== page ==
Richard Avedon collectibles
Richard Avedon (1923 – 2004) was an award-winning American photographer, famous for his minimalist style of portrait and fashion photography.
He was also a social commentator, and his portraits of mental patients, members of the Civil Rights movement and Vietnam War protestors are seen as some of his most important images.
He was The New Yorker magazine’s first staff photographer and produced a number of books including ‘In the American West’, a study of cowboys, miners and drifters in the American Midwest taken over a period of six years that is considered by many to be his best work.
Starting in 1946, he provided work for magazines such as Vogue and Harper's Bazaar, becoming the lead photographer for Vogue in 1966 and photographing the majority of covers until 1988.
He also shot notable advertising campaigns for designers such as Calvin Klein and Gianni Versace, along with producing some of the most iconic images of the Beatles ever taken.
Avedon died in October 2004 and is commemorated by the Richard Avedon Foundation, a trust set up in his name to support charitable and artistic endeavours.
The proceeds of several Avedon auctions, such as the most recent Christie’s sale in Paris in 2010, are used to created an endowment for the Foundation.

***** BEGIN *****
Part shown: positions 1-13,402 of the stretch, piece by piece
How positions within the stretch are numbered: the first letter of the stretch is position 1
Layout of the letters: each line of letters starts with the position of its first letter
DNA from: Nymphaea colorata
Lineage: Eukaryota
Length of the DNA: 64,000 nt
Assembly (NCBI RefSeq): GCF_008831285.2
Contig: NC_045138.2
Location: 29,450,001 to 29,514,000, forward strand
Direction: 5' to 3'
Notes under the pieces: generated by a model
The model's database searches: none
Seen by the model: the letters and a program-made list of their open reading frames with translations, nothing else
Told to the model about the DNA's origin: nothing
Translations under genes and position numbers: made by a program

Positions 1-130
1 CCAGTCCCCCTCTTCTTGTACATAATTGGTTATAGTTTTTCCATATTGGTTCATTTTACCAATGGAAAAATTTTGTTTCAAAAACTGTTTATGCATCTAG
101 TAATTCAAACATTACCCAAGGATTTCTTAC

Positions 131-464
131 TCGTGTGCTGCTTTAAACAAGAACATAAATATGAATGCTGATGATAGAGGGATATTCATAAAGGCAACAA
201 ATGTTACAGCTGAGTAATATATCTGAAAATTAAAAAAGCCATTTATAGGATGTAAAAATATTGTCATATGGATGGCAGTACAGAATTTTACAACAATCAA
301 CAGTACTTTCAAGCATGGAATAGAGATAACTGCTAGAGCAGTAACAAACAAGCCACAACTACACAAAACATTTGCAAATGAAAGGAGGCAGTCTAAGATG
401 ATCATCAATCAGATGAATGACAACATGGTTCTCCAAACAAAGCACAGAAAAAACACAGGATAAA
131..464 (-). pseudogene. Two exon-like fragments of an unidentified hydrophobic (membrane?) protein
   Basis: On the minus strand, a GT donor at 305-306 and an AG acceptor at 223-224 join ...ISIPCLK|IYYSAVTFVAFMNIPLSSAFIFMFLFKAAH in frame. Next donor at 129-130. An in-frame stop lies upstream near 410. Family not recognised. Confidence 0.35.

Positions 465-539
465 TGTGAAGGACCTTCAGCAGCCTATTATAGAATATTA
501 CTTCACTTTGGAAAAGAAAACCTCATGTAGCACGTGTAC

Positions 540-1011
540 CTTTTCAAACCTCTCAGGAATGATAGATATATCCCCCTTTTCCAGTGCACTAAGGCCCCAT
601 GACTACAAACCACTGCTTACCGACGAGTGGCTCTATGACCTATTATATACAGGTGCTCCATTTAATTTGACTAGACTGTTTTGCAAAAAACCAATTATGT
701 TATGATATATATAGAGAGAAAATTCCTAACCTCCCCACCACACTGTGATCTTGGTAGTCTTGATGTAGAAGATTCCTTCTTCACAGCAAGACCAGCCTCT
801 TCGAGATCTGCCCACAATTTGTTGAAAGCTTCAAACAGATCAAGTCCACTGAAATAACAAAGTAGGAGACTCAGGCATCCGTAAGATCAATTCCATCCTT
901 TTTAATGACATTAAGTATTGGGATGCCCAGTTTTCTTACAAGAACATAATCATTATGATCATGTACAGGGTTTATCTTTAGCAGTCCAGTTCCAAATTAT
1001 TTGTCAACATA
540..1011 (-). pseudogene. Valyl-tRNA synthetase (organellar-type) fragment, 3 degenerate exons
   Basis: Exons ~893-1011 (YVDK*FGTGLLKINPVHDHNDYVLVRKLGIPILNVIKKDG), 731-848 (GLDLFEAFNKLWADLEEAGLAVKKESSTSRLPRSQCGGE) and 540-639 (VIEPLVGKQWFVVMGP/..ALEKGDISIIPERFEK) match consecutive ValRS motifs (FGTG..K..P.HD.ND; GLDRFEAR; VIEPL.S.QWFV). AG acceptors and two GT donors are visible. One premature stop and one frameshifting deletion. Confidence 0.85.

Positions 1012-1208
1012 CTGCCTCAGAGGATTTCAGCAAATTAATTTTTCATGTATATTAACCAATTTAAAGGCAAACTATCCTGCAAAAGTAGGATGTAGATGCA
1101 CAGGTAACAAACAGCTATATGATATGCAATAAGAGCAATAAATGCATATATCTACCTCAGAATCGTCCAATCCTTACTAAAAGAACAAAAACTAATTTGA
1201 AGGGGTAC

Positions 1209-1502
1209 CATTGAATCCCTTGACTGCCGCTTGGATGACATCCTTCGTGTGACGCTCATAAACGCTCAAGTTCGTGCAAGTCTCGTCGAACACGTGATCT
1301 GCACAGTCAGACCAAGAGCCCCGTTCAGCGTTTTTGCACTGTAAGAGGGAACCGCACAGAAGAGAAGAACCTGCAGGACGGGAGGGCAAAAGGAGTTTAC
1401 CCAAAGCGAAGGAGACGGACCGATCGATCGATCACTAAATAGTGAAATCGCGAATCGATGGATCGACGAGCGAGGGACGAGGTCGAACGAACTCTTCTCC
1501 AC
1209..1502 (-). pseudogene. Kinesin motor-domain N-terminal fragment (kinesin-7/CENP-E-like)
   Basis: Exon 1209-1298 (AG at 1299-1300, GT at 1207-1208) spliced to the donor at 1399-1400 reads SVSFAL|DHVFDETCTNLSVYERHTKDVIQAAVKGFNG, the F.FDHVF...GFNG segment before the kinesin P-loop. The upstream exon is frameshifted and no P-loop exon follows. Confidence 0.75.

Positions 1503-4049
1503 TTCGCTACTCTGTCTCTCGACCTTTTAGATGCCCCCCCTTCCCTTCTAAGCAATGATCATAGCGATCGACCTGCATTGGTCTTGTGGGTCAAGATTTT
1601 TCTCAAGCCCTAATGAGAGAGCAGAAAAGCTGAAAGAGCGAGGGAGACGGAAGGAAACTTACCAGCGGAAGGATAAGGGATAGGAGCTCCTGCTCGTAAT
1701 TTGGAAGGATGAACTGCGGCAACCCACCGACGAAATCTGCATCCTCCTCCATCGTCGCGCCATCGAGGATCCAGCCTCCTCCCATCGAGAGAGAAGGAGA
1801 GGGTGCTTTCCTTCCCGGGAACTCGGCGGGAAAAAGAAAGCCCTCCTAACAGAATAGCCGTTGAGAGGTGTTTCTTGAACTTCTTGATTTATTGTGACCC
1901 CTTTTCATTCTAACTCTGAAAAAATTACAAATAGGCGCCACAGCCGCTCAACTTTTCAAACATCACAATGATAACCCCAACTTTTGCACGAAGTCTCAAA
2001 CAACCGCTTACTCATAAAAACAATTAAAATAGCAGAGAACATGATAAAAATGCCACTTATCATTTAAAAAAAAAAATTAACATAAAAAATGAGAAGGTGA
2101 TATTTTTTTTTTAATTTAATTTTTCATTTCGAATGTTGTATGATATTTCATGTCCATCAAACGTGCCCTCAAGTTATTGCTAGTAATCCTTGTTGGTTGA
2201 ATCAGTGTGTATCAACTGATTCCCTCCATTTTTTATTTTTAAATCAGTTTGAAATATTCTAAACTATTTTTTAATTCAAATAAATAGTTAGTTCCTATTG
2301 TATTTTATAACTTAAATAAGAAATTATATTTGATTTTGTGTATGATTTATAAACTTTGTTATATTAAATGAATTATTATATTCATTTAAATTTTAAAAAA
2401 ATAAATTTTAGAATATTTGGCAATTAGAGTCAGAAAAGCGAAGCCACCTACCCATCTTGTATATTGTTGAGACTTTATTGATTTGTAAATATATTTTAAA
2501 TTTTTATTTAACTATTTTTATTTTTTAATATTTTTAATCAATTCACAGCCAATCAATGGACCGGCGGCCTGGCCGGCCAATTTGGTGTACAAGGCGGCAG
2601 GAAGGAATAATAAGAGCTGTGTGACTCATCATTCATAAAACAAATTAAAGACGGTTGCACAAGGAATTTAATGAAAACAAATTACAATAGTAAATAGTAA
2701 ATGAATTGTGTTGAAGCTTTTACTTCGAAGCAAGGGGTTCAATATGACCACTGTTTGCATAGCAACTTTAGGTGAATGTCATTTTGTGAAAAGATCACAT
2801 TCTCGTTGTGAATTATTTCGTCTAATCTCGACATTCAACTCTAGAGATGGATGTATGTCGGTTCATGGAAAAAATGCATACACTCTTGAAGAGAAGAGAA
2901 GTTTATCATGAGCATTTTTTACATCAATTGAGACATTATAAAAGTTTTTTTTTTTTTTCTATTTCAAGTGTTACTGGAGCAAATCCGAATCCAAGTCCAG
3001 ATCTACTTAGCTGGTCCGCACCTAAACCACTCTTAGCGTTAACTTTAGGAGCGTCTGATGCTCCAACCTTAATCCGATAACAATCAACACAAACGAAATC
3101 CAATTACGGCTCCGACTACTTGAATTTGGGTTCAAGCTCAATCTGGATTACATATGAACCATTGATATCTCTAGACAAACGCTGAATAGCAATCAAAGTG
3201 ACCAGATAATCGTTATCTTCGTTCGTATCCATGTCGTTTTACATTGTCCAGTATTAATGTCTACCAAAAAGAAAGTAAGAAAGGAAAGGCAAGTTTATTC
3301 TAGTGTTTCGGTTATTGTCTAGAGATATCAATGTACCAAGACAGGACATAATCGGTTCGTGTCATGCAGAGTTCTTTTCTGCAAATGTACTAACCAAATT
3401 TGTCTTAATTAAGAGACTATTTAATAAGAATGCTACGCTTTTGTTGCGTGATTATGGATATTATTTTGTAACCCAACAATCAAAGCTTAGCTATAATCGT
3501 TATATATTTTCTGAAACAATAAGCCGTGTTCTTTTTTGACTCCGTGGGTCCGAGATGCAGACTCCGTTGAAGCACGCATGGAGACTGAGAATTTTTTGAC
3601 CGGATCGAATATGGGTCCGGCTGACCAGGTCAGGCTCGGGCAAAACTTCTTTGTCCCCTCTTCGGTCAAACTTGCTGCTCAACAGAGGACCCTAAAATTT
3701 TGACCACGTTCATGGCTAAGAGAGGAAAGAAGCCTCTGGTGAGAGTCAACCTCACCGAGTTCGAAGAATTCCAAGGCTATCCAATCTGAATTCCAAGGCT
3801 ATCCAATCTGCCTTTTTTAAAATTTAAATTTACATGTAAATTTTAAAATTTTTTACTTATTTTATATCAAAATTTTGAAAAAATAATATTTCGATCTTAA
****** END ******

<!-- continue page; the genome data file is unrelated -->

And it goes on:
A Christie’s Paris sale dedicated to Avedon in November 2010, the largest ever of his work, saw several notable sales:
- The photograph Dovima with Elephants featuring the 1950s model Dovima posing in a Christian Dior dress with two circus elephants became one of the most expensive photographs ever sold, selling for $1.15 million (far beyond its $500,000 - $700,000 estimate).
- His portrait 'Andy Warhol and members of The Factory, New York, October 9, 1969' sold for $412,301.
- A rare portfolio of his four psychedelic Beatles portraits sold for $609, 547.
The previous record for his work had been set in 2005 when another of the Beatles portfolios (of which only nine were produced) sold at Christies for $464,000.
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